Like the majority of Illinois residents, I live closer to Lake Michigan than to Cairo and have since the day I was born. Hearing about Little Egypt along the Ohio River as a child stoked a considerable amount of curiosity. When I finally encountered Little Egypt in my twenties, I was blown away that a place in the state looked so different than anything near Kendall County, where I grew up.

In one of my younger years, our family played host to an Italian exchange student who was amazed by the width of the Fox River. Years later, I would spend a year living in Macomb, Illinois, which is a lot more similar to Kendall County although the ground covered in an hour’s drive is much different. An hour South West of Macomb is Keokuk, Iowa where I’d travel for the occasional change of pace. Every time I went, I wondered what Berto would have said about the wondrous width of the Mighty Mississippi!

Around 2010, I was thumbing through an almanac that listed every village, town, and city in the US and, of course, scanned the Illinois list first. There sure are some interestingly named places in our state. Particularly, I noticed a town called Bone Gap, Illinois in the South East corner not far from the Wabash River. Curiosity about Bone Gap nibbled at me for a few weeks before I packed a bag and hit the road to go explore the small town and learn what I could about it.

I’m sure most people reading this have never heard of Bone Gap, Illinois. Earlier, French explorers had named a nearby creek, Bonpas Creek. In French, “bon pas,” means, “good way.” Today it’s amusing given how little any of us know about the town, but the city chose that name as a sort of marketing gimmick. At the time of its founding, the Cumberland Gap was famously the surest way for settlers to make their way West and they thought Bone Gap may share in that reflected glory.

I’ve spent a little time all over Illinois and every time I return home to Kendall County, which I affectionately refer to as Incredible Kendall, I’m left with a newfound appreciation for where I’d just been and a renewed gratitude for living in Illinois.

A significant portion of my personality is that my imagination has an outsized impact on my decision making. After nearly a year working on developing several online swag stores (Pharmapseudocal.com, JesusChr.ist, TheSwag.Store, etc.), I recently spent a week away from the internet. During that time, almost as if by serendipity, the notion of BILD-HI began to take shape. Why is no one showcasing the fun, complex, interesting, unique, and lovable Illinois that I see?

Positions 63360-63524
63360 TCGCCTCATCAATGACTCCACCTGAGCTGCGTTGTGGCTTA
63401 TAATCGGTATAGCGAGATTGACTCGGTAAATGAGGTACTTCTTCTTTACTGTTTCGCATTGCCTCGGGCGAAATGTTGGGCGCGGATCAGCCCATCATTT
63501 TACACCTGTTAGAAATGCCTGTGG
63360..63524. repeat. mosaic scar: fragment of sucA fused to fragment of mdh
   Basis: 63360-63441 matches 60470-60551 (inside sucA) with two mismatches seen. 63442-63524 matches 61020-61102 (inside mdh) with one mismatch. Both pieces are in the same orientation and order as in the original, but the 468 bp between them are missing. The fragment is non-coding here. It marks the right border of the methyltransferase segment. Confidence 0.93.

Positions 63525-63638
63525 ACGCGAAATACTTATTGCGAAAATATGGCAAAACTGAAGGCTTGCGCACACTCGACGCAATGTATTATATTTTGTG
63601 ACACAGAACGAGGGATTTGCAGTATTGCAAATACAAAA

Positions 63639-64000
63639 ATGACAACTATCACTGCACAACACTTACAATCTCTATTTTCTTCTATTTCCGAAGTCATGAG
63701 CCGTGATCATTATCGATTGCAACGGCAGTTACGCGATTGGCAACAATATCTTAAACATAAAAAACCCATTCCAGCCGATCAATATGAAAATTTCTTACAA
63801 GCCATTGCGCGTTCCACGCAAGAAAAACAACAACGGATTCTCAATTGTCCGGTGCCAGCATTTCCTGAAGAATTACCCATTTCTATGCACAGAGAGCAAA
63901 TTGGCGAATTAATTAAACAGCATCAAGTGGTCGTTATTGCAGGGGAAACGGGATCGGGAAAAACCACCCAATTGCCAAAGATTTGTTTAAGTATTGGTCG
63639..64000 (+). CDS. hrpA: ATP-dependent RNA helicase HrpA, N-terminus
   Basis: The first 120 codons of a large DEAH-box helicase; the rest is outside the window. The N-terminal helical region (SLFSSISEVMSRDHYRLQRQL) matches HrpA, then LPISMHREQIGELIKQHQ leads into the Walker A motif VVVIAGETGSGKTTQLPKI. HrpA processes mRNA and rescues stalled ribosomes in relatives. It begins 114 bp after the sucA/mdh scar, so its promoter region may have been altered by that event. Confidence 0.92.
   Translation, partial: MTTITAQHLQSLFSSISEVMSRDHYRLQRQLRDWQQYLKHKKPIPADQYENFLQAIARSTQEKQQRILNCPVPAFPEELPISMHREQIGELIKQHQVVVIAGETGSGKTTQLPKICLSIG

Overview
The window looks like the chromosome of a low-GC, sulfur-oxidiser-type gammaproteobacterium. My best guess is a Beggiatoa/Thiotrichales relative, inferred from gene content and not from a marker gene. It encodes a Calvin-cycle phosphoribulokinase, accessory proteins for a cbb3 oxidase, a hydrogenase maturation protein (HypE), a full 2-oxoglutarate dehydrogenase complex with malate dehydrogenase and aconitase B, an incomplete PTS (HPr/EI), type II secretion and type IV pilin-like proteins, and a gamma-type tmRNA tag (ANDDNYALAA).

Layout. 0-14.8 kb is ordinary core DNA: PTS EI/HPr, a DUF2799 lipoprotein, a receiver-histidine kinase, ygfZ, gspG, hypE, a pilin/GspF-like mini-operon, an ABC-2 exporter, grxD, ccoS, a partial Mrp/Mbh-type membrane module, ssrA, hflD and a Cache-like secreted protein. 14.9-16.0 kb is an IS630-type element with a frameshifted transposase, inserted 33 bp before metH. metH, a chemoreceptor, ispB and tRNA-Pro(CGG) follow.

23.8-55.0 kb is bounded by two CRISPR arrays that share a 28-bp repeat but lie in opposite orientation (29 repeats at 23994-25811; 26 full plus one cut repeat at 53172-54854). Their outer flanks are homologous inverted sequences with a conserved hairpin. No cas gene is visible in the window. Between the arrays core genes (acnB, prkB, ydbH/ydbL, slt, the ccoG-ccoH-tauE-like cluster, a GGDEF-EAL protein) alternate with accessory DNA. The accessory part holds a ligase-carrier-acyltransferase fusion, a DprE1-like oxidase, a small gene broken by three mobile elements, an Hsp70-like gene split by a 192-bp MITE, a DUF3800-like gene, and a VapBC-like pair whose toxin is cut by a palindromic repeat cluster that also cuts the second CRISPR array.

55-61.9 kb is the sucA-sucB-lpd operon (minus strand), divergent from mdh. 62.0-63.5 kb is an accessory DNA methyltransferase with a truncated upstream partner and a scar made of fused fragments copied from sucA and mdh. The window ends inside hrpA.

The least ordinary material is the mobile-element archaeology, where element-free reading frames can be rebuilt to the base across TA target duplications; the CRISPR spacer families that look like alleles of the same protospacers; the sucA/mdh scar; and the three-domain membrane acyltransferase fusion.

The purpose of my Illinois effort is to establish a version of the Illinois-colored glasses through which I see the state for others to look through. Since my week without web, I’ve been bursting with ideas for ways to do it. If I’m able to see this through to where I’d like it to be, BILD-HI will be a legal nonprofit and I can get some help executing the ideas.

I don’t want to disrupt my closing, so I’ll ask for the money right now. BILD-HI has a rather unique fundraiser going on right now that doesn’t rely on individuals digging into their wallets as much as it relies on incentivizing businesses and organizations to contribute. Here’s the link to that fundraiser, but if you feel compelled to help I welcome you to hit the shop at OhBoyIllinois.com.

Until BILD-HI is a full-fledged nonprofit (and certainly for long after!), I’m going to initiate some events that serve that purpose. As of this writing I’ve introduced the first showcase Illinois event, High Trade Friday. I’m also starting BILD-HI social media accounts including a YouTube channel to put the Illinois-colored glasses on others.

For the first time in my life, I’m looking down a path that will not leave me wondering if I should be on a different one: ardent advocacy of all things Illinois! I’m going to need a lot of help to do it in what I consider to be the right way, and as I’m just getting out of the gate, first I simply need some support. I need to know there are others who see aspects of this state the way I do. I need to hear from anyone interested in seeing the state the way I do.

Most importantly, I need to hear from any Illinois un-enthusiasts, detractors, or deniers. I will bring you around!

Thank you for your time.


Robert Gryder